On Wednesday afternoon, Valerie Jarrett, the senior advisor to former President Barack Obama who was credited with wielding enormous power behind the scenes, took a shot at President Trump over his handling of the coronavirus crisis while offering her own hagiographic portrayal of Obama, tweeting, “Someone asked me today how would @Barack Obama have handled this crisis? Answer in one word – better. Ok, two words. Much better.”
Someone asked me today how would @BarackObama have handled this crisis? Answer in one word – Better. Ok, two words. Much better.
— Valerie Jarrett (@ValerieJarrett) April 1, 2020
Representative Dan Crenshaw, a U.S. veteran and Navy Seal for 10 years who lost his right eye and required surgery to save the vision in his left eye after an explosive device hit him in Afghanistan in 2012, and earned two Bronze stars, the Purple Heart, and the Navy and Marine Corps Commendation Medal with valor, was clearly disturbed that in the present moment, Democrats have seized the opportunity while people are dying in droves to put partisan politics above coming together as Americans.
Crenshaw tweeted, “Why do so many Obama administration staffers constantly try to make Americans feel awful? Highlighting policy differences is expected — but this level of vitriol? During this pandemic? Why?”
Why do so many Obama administration staffers constantly try to make Americans feel awful? Highlighting policy differences is expected – but this level of vitriol? During this pandemic? Why? https://t.co/PGkiOyScrV
— Dan Crenshaw (@DanCrenshawTX) April 2, 2020
After the swine flu epidemic of 2009, medical masks were depleted, and the Obama administration did not act to replenish supply. The Los Angeles Times reported:
After the swine flu epidemic in 2009, a safety-equipment industry association and a federally sponsored task force both recommended that depleted supplies of N95 respirator masks, which filter out airborne particles, be replenished by the stockpile, which is maintained by the U.S. Department of Health and Human Services. That didn’t happen, according to Charles Johnson, president of the International Safety Equipment Assn.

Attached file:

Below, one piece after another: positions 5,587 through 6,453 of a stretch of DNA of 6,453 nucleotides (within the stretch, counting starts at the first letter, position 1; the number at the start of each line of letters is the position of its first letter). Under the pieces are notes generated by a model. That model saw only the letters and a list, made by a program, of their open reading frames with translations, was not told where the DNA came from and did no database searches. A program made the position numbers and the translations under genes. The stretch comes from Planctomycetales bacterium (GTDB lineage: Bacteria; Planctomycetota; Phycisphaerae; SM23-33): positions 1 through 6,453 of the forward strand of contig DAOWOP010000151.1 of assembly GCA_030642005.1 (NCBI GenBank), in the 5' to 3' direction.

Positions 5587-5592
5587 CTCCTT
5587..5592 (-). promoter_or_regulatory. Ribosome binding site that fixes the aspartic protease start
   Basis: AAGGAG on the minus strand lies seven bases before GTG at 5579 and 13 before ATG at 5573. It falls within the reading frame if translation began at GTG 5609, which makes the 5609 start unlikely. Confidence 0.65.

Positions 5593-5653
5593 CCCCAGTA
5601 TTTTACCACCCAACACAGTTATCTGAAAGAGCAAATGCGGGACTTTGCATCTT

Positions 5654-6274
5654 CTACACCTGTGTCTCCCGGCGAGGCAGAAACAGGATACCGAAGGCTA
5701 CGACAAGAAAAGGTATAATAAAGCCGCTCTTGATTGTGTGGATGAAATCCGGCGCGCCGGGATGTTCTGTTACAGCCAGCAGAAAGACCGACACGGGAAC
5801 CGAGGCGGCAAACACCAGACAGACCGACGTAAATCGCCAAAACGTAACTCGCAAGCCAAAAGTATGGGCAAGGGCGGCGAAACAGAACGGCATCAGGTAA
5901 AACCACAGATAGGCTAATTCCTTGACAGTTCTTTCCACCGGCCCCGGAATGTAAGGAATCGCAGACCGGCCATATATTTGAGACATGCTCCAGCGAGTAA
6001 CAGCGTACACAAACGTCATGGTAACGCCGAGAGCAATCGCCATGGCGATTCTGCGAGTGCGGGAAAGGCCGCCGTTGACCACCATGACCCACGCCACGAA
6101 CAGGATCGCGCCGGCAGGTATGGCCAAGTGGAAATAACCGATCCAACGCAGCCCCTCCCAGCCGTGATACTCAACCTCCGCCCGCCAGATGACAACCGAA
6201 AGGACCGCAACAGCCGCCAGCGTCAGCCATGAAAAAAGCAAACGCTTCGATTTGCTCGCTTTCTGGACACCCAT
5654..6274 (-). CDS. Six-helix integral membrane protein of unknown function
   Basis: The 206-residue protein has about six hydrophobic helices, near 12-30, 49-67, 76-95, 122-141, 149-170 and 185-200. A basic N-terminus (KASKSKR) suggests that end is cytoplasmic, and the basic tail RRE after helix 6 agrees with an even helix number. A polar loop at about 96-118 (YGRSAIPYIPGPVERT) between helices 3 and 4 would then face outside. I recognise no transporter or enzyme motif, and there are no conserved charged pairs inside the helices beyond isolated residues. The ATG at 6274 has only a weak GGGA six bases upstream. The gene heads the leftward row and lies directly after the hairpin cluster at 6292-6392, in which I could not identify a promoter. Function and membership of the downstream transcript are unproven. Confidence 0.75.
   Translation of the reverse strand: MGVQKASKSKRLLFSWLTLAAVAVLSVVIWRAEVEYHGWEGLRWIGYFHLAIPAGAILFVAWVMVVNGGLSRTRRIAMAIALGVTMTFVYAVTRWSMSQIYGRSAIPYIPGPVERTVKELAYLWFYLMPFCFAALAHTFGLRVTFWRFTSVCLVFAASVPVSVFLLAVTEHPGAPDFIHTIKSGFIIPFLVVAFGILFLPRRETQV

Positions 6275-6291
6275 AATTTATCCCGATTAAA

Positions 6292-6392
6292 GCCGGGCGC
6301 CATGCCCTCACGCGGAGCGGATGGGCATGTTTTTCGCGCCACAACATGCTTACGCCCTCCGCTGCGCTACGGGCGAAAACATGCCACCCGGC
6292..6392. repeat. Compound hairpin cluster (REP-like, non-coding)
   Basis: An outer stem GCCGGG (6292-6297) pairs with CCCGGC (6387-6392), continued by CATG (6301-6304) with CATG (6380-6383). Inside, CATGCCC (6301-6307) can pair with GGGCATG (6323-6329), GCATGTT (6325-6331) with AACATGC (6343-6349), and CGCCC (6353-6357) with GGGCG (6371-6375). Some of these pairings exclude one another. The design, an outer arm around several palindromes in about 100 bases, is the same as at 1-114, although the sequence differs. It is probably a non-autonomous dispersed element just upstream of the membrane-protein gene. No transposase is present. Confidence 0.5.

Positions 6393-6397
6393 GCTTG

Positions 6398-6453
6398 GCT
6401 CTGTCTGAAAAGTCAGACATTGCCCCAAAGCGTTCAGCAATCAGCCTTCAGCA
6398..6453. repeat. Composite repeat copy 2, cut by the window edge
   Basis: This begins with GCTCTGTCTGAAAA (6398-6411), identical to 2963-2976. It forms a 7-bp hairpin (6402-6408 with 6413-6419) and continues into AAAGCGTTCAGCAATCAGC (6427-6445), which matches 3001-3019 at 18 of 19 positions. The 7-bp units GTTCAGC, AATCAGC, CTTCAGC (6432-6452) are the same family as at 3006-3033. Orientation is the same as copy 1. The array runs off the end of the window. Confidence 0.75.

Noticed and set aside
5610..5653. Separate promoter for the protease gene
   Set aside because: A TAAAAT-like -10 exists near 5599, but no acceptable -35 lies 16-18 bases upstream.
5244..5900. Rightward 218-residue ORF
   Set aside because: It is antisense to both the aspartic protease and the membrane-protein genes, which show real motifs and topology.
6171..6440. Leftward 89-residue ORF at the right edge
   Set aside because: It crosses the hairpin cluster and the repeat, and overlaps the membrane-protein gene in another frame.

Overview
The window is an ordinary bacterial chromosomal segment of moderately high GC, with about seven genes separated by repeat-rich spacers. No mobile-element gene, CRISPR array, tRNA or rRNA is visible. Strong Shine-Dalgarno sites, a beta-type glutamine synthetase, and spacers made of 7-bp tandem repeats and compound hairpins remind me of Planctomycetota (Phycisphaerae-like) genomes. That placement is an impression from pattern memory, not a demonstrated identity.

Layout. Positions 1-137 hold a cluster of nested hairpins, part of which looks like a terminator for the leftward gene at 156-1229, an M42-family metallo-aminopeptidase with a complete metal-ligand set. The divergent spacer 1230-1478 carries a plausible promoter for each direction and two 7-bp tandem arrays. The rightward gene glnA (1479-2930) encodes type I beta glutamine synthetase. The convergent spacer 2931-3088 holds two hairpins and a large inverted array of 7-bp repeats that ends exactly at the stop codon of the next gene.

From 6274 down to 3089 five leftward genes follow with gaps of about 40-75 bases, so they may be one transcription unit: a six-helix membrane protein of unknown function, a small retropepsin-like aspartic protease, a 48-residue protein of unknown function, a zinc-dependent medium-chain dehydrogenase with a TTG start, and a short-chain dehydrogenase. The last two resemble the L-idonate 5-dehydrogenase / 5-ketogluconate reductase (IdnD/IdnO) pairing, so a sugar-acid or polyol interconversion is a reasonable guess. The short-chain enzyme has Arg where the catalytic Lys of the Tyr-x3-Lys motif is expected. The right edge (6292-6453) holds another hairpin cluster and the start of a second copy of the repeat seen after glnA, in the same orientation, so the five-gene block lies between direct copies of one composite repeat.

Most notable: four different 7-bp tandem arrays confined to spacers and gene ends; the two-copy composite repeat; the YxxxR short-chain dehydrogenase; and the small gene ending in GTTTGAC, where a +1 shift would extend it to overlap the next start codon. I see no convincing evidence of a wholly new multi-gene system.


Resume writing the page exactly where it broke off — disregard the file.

Additionally, the first U.S. case of swine flu, which occurred in California, was identified on April 15, 2009. On April 25, the World Health Organization declared H1N1 a public health emergency, echoed by Obama one day later.
The World Health Organization declared H1N1 a pandemic on June 11 but it took Obama until October to declare a national emergency; Trump declared the coronavirus a national emergency two days after WHO declared the coronavirus to be a pandemic.
Last Saturday, after the New York Times published an article titled “The U.S. Now Leads The World In Confirmed Coronavirus Cases” and former Secretary of State Hillary Clinton mocked President Trump by tweeting, “He did promise ‘America First,’” Crenshaw told Fox News:
Somebody like Hillary Clinton is so used to taking political jabs at the president or her political opponents anytime there is an outcome that is unfortunate, but this isn’t the time. This is a tragedy for all Americans, for the entire world. This newfound issue where we find the worst in each other, and we question each other’s intentions, and that happens all the time in politics, but now is not the time to do that. There is a pandemic going on.
Crenshaw continued, “This is what worries me about the future. We have difficult conversations about how to move to risk containment, to risk mitigation, to risk management, opening up society along with the threat of the pandemic. It’s going to be easy to have very disingenuous criticisms of each other and moralize against each other, but we can’t do that; we have to do this together.”